“Havel havalim amar Kohelet; havel havalim hakol havel – Utter futility! Said Kohelet – Utter futility! All is futile! What real value is there in all the gains a person makes beneath the sun? One generation goes, another comes, but the earth remains the same forever…only that shall happen which has happened, only that occur which has occurred; Ein chadash tachat hashamesh – there is nothing new beneath the sun!”
Depressing, realistic, cynical – or all three?
In the mid-1990s, I taught a year-long weekly seminar at my synagogue on the book of Ecclesiastes and its rabbinic commentary in Kohelet Rabbah. I began with thirty-five students. After a year, five remained.
I was assured by a number of the students that the drop in enrollment wasn’t because I was a bad teacher, though I wondered.
The following year, I taught another year-long seminar on the thought and writings of Rabbi Abraham Heschel. We began with about fifty students and retained most everyone.
I confess that I was relieved and thank Heschel for saving me!
What was the difference between the two classes? Those who delved into the thought of Ecclesiastes wanted to kill themselves whereas Heschel inspired them! Ecclesiastes depressed the “Kohelet drop-outs” because they didn’t want to spend their Sundays engaged with cynicism/realism (depending how you read the book). They voted down Ecclesiastes with their feet. I have always, by the way, found the book fascinating – but that’s me!
The scroll of Ecclesiastes is the text, nevertheless, from the collection of Writings that we read every year during the festival of Sukkot. Given it’s depressing themes, why would we do that? Sukkot, after all, is called “Z’man sim’cha-tei-nu – a time of our joy.” We greet one another with these words during the holiday: “Moadim l’simchah – May you be joyful during this time.”
Some scholars suggest that Ecclesiastes was an argument against the ancient Greek pagan world when bacchanalian orgies and wild celebrations were taking place. The rabbis thought that reading Ecclesiastes would kick the Jew in the gut and slap his face, recalling Cher slapping the love-sick John Cusack in “Moonlight” and shouting – “Snap out of it!”
The theme of the changing seasons, as described in the first chapter of the scroll, may be the real reason this text was matched with Sukkot, though Ecclesiastes is a philosophical oddity and counter to the rabbinic worldview. Its philosophy is Greek, not Jewish – though the Rabbinic Midrash attempts valiantly to spin the book as a reflection of rabbinic theology. One can imagine Kohelet taking the Aristotelian and modern scientific view that nothing has ever been created or destroyed, that God as Creator is a necessary truth for the masses of Jews who need not only to believe in a commanding God but also recognize that there must be a higher moral authority when ordering Jewish society, thus giving ultimate meaning to our lives.
The question is – was Ecclesiastes right when he proclaimed – “There is nothing new under the sun!” Did he mean to say that this is the world as it’s always been and ever will be and that nothing we think, feel and create as human beings is ever new?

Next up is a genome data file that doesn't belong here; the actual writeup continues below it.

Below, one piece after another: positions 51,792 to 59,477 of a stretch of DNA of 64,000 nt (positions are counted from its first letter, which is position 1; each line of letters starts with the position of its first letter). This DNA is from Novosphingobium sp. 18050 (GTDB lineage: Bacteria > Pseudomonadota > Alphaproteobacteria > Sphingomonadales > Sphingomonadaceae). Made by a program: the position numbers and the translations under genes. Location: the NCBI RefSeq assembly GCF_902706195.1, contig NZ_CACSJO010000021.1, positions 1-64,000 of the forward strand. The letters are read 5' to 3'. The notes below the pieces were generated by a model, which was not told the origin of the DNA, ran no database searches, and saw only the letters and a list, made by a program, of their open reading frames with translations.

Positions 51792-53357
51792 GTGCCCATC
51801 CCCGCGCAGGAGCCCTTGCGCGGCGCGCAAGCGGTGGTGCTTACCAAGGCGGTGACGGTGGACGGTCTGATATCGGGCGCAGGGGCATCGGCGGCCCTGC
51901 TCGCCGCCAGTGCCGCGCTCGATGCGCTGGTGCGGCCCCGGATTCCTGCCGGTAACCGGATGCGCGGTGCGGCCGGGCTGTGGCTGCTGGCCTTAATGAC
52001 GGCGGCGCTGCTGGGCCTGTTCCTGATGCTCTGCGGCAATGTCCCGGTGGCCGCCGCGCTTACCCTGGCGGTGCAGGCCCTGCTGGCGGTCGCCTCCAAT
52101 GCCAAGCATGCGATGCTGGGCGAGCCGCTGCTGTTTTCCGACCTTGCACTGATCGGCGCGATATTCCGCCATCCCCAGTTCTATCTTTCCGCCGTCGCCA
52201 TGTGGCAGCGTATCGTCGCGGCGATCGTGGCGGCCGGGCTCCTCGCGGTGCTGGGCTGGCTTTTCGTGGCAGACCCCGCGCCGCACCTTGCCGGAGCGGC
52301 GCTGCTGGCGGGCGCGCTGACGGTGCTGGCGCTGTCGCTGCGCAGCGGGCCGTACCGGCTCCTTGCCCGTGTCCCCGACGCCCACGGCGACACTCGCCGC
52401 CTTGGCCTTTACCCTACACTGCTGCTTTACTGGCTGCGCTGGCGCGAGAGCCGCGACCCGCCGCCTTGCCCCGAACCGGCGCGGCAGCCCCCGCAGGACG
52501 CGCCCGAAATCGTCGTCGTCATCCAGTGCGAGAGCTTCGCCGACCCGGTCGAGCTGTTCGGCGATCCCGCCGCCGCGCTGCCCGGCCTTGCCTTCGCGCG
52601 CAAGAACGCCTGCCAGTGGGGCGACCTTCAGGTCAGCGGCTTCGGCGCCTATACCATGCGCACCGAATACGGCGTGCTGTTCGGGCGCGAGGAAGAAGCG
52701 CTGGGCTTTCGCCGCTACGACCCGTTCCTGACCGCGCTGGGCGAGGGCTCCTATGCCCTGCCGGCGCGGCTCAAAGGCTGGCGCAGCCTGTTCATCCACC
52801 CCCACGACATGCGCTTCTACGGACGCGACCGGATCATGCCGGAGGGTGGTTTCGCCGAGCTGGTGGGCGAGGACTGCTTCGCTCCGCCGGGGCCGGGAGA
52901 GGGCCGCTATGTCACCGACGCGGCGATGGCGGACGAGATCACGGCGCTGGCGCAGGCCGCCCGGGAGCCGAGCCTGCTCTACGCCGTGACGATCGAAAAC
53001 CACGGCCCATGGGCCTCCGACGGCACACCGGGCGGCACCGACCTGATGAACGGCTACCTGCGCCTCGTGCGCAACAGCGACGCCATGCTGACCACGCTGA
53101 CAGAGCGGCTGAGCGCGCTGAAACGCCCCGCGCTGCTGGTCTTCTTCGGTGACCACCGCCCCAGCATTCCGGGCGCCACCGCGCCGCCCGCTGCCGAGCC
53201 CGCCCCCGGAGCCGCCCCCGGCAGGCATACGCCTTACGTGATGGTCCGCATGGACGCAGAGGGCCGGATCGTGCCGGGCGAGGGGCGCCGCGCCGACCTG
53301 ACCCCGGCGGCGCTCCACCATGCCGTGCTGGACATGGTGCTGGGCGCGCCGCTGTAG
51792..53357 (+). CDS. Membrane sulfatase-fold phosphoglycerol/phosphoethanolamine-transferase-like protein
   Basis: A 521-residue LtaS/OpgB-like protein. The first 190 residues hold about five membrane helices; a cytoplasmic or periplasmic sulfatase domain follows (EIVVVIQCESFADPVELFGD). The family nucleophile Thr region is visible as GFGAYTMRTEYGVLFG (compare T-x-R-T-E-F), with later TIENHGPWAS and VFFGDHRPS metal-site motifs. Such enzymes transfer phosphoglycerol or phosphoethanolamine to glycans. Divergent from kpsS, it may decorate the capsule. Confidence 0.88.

The 1996 Nobel Prize acceptance speech for literature by the Polish writer Wislawa Szymborska is eloquent. She insisted that, yes, there is something new under the sun – each and every day. She addressed Kohelet directly in these words:
“I sometimes dream of situations that can’t possibly come true. I audaciously imagine, for example, that I get a chance to chat with Ecclesiastes, the author of that moving lament on the vanity of all human endeavors. I bow very deeply before him, because he is one of the greatest poets, for me at least. Then I grab his hand. ‘There’s nothing new under the sun’ That’s what you wrote, Ecclesiastes. But you yourself were born new under the sun. And the poem you created is also new under the sun, since no one wrote it down before you. And all your readers are also new under the sun, since those who lived before you couldn’t read your poem. And that cypress under which you’re sitting hasn’t been growing since the dawn of time. It came into being by the way of another cypress similar to yours, but not exactly the same. And Ecclesiastes, I’d also like to ask you what new thing under the sun you’re planning to work on now? A further supplement to thoughts you’ve already expressed? Or maybe you’re tempted to contradict some of them now? In your earlier work you mentioned joy – so what if it’s fleeting? So maybe your new-under-the-sun poem will be about joy? Have you taken notes yet, do you have drafts? I doubt that you’ll say, ‘I’ve written everything down, I’ve got nothing left to add.’ There’s no poet in the world who can say this, least of all a great poet like yourself.”
The Kotzker Rebbe was once asked if he had the power to revive the dead. He answered: “Reviving the dead isn’t the problem; reviving the living is far more difficult!”
Certainly, nature has set its course; but the human being is a thinking, creating and transcendent being, and we do indeed, I believe, have the capacity to create ourselves anew in every moment and thus improve ourselves (tikkun hanefesh) and the world (tikkun olam).
This series of Holidays from the beginning of Elul through the High Holidays, Sukkot and Simchat Torah is our season for the Jewish people to celebrate spiritual rebirth and renewal. Our world view is a challenge to Kohelet. Yes, there is something new under the sun! Everything!
Moadim l’simchah and Shabbat Shalom.